The U.S. Securities and Exchange Commission's (SEC) social media phobia appears to be letting up as news emerged this week it will allow startups looking to raise up to $50 million to post tweets about their offerings. Previously companies had been restricted to specially prepared offer memorandums as the only way to court potential investors.
The SEC was slow to adapt to social media as it was only two years ago that it approved the use of Facebook and Twitter posts for corporate announcements like earnings and this had virtually been forced when Netflix Inc began to use Facebook to promote viewer numbers rather than using SEC filings to do so..
In March of 2012 SEC gave permission smaller businesses looking to raise just $5 million to use Twitter and has now upped the ante to $50 million under the Jumpstart Our Business Startups Act of 2012.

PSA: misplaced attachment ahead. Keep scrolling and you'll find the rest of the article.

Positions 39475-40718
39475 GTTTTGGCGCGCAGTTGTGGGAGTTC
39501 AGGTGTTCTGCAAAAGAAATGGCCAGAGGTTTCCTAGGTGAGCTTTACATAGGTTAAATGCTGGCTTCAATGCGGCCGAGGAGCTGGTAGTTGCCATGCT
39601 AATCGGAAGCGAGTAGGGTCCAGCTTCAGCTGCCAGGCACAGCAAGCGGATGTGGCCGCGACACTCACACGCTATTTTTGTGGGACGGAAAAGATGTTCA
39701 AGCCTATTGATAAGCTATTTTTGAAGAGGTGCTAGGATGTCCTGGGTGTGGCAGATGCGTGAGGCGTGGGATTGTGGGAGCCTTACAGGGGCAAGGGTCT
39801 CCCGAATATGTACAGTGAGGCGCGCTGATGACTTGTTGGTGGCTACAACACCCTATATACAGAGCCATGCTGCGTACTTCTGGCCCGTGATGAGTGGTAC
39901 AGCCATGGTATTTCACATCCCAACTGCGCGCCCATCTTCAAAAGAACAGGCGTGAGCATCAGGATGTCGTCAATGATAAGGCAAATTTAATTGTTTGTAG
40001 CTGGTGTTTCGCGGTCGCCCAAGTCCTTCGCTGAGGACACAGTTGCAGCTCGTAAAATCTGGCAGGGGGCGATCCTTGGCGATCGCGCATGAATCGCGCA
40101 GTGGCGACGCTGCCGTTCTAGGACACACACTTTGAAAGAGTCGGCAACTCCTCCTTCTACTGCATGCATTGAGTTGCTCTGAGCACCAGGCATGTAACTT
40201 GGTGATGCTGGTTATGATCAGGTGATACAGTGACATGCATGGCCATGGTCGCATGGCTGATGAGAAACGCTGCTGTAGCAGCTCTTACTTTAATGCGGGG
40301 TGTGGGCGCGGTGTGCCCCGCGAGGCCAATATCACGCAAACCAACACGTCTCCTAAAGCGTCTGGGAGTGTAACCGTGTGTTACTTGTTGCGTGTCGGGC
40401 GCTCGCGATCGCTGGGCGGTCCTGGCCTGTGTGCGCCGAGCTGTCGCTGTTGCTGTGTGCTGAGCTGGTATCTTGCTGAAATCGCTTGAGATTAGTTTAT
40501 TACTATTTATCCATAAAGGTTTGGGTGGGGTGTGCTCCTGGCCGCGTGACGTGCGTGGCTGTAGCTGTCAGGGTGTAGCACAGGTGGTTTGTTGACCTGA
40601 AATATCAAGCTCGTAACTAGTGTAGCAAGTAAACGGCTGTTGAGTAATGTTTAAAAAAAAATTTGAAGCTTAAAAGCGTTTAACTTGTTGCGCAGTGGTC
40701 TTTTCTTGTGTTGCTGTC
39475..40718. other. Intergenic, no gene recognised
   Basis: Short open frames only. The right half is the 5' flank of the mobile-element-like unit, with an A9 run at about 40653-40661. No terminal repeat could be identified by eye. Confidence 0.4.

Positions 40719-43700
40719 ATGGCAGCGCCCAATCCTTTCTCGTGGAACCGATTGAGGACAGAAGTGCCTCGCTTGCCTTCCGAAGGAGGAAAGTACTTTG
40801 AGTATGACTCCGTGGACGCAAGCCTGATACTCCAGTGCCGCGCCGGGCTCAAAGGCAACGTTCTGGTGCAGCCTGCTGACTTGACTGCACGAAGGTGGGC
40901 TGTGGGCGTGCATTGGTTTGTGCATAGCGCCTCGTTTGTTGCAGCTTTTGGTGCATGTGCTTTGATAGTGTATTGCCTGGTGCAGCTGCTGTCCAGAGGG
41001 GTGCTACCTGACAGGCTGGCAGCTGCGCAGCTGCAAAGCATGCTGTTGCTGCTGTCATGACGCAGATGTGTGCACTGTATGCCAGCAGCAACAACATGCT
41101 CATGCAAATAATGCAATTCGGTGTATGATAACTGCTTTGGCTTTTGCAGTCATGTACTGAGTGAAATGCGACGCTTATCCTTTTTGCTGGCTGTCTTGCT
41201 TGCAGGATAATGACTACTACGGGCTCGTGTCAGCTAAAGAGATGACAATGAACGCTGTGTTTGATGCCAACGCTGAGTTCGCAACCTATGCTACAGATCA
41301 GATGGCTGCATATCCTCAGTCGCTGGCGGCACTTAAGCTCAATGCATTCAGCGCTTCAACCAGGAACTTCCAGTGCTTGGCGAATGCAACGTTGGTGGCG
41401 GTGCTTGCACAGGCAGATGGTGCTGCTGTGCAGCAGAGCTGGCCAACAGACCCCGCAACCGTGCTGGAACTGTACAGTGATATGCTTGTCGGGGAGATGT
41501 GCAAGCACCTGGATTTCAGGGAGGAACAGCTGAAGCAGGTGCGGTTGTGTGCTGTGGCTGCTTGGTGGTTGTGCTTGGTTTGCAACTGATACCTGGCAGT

Seattle-based attorney Joe Wallin, a Carney Badley Spellman consultant for startups, described the latest SEC social media as a "a brave new world:.
“The way securities have been distributed and sold has never involved a lot of media," he said ”
Under the SEC's latest Twitter concessions, financial companies that tweet to sees investor interest have to include a link to a disclaimer stating the company isn't selling securities as yet.
Financial commentators say it isn't clear how many firms will take up the higher fundraising offer cap, but interest will likely be strong as the change comes right at the same time the SEC will allow crowdfunded equity raises.
Between 2012 and 2014 when the limit was $5 million, less that 30 offerings were made.